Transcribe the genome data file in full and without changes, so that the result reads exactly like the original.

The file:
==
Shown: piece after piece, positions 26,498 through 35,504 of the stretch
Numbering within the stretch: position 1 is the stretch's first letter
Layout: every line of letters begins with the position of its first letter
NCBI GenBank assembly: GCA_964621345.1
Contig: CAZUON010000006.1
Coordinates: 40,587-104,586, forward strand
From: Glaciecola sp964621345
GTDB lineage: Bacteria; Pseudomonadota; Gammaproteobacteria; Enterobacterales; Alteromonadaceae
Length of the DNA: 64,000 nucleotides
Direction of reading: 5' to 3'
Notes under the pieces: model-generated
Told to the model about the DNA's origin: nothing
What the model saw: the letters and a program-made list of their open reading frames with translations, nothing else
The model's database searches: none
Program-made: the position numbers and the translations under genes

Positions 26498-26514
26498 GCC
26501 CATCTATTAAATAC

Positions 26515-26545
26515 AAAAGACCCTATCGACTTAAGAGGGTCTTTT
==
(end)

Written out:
Shown: piece after piece, positions 26,498 through 35,504 of the stretch
Numbering within the stretch: position 1 is the stretch's first letter
Layout: every line of letters begins with the position of its first letter
NCBI GenBank assembly: GCA_964621345.1
Contig: CAZUON010000006.1
Coordinates: 40,587-104,586, forward strand
From: Glaciecola sp964621345
GTDB lineage: Bacteria; Pseudomonadota; Gammaproteobacteria; Enterobacterales; Alteromonadaceae
Length of the DNA: 64,000 nucleotides
Direction of reading: 5' to 3'
Notes under the pieces: model-generated
Told to the model about the DNA's origin: nothing
What the model saw: the letters and a program-made list of their open reading frames with translations, nothing else
The model's database searches: none
Program-made: the position numbers and the translations under genes

Positions 26498-26514
26498 GCC
26501 CATCTATTAAATAC

Positions 26515-26545
26515 AAAAGACCCTATCGACTTAAGAGGGTCTTTT